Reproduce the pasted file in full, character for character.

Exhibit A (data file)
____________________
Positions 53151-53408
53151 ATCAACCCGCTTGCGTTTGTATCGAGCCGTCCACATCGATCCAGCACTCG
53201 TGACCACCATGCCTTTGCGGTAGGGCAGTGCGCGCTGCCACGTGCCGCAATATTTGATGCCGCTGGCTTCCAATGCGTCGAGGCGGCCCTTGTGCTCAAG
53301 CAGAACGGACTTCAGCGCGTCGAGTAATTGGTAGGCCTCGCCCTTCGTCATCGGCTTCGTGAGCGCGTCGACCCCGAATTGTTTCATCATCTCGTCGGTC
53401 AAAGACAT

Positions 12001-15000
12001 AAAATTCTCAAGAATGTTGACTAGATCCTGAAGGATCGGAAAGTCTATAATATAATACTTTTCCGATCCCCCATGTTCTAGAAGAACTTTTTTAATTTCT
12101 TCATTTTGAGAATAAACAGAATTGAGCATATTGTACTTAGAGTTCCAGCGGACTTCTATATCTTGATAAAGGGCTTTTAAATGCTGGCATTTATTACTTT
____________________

Positions 53151-53408
53151 ATCAACCCGCTTGCGTTTGTATCGAGCCGTCCACATCGATCCAGCACTCG
53201 TGACCACCATGCCTTTGCGGTAGGGCAGTGCGCGCTGCCACGTGCCGCAATATTTGATGCCGCTGGCTTCCAATGCGTCGAGGCGGCCCTTGTGCTCAAG
53301 CAGAACGGACTTCAGCGCGTCGAGTAATTGGTAGGCCTCGCCCTTCGTCATCGGCTTCGTGAGCGCGTCGACCCCGAATTGTTTCATCATCTCGTCGGTC
53401 AAAGACAT

Positions 12001-15000
12001 AAAATTCTCAAGAATGTTGACTAGATCCTGAAGGATCGGAAAGTCTATAATATAATACTTTTCCGATCCCCCATGTTCTAGAAGAACTTTTTTAATTTCT
12101 TCATTTTGAGAATAAACAGAATTGAGCATATTGTACTTAGAGTTCCAGCGGACTTCTATATCTTGATAAAGGGCTTTTAAATGCTGGCATTTATTACTTT